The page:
When you climb Mount Everest, you feel more confident in a small team than in a large one. The same is true in product development. Companies like ours allow large corporations to develop innovations within manageable teams.
When you are climbing Mount Everest, you feel more confident in a small team. The same is true in product development.
Many companies want to become more agile. Is this even possible inside conventional structures and hierarchies?
No. If you want to establish agile processes, you have to be prepared to break up old structures. But not every division of a company has to introduce agile structures. When it comes to production or logistics processes, for example, I believe the disadvantages outweigh the benefits.
You work with companies from a wide range of sectors. To what extent do they differ?
The differences are becoming increasingly insignificant, as the various sectors of the economy merge. A modern car, for example, has a communications function, and foods have a health aspect.
The majority of Bystronic’s customers are job shops. How can they remain competitive in a globalized world?
It is a matter of being better than the others. When I say better, I above all mean the intelligent utilization of data and know-how. I believe this is particularly important in Western Europe, where the price is not the only factor.
What is your position on digitalization? Is it a purely positive development or does it also entail negative aspects?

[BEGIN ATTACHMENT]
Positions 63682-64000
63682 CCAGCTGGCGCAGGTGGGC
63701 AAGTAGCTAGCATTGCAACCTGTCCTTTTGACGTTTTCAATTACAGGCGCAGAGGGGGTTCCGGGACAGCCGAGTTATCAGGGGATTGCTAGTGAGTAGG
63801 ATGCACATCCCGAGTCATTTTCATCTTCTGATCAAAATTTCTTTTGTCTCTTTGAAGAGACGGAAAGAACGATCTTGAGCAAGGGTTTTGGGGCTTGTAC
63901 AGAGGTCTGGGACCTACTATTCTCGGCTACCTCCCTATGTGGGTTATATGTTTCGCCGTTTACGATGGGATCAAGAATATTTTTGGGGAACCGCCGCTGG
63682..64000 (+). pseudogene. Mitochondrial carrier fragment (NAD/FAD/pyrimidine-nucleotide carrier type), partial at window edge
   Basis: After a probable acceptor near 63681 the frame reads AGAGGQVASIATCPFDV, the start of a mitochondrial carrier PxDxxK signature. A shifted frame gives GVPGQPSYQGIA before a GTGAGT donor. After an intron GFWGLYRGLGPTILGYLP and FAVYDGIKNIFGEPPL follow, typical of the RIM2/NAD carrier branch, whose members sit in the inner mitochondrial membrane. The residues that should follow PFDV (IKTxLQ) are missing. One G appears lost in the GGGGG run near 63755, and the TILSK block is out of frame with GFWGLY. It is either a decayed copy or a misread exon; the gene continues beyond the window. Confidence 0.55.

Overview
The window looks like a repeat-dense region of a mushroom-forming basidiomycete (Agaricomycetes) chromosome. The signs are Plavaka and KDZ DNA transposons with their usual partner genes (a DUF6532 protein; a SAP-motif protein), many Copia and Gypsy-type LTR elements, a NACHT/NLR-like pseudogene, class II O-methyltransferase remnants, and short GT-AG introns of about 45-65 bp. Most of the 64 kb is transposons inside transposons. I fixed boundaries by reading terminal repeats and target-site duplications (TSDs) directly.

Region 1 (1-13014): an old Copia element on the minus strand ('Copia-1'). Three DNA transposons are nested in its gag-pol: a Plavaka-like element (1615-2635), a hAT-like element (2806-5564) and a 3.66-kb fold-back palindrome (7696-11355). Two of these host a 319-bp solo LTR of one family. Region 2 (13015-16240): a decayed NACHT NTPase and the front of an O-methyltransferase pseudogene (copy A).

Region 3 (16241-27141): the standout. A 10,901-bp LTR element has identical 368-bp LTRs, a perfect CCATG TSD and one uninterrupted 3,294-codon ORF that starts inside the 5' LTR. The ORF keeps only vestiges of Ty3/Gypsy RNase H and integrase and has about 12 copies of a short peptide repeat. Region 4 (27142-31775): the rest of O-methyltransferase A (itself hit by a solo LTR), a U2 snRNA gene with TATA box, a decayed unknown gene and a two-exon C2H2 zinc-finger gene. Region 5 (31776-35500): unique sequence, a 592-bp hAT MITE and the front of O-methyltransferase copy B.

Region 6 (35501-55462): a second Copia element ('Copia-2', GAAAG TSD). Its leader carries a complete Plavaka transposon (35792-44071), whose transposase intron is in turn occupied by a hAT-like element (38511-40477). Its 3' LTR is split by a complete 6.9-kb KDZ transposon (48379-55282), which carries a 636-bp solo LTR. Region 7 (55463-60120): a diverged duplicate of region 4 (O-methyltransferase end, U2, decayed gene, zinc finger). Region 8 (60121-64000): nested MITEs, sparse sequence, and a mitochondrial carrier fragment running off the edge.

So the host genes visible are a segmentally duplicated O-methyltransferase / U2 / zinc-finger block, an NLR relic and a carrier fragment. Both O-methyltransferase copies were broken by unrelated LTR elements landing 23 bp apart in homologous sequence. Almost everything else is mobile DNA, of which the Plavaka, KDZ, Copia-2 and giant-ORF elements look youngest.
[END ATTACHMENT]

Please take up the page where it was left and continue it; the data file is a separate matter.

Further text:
Digitalization is one hundred percent positive in my mind, especially because it automates time-consuming manual processes. I believe we can make better use of this time. Needless to say, every technology has its drawbacks: You can use a smartwatch to arrange a date or orchestrate a terrorist attack. Fortunately, however, the vast majority of people utilize new technologies with positive motives.
We keep hearing that the pace is faster today than it used to be, and that this puts people under more pressure. Do you agree with this?
The Neanderthals probably had to cope with much more pressure than we do. They had to defend themselves against wild animals and constantly fight for survival. I often think that in Switzerland, we have too little pressure. We lead very comfortable lives, and this makes us complacent. The current corona crisis is creating somewhat more pressure. I hope that we can use this to initiate positive changes.
What have you learned from the crisis?
I used to travel for hours to take part in meetings. Now I know that this is not absolutely necessary.
Is there an invention that you would like to make?
Beaming. I believe we could all benefit from it.
Gallery of Creaholic
About Creaholic and Marcel Aeschlimann
Marcel Aeschlimann is the managing partner and Chairman of Creaholic. Since its foundation in 1986, the company has implemented around 1000 innovation projects and contributed towards the development of some 250 patent families.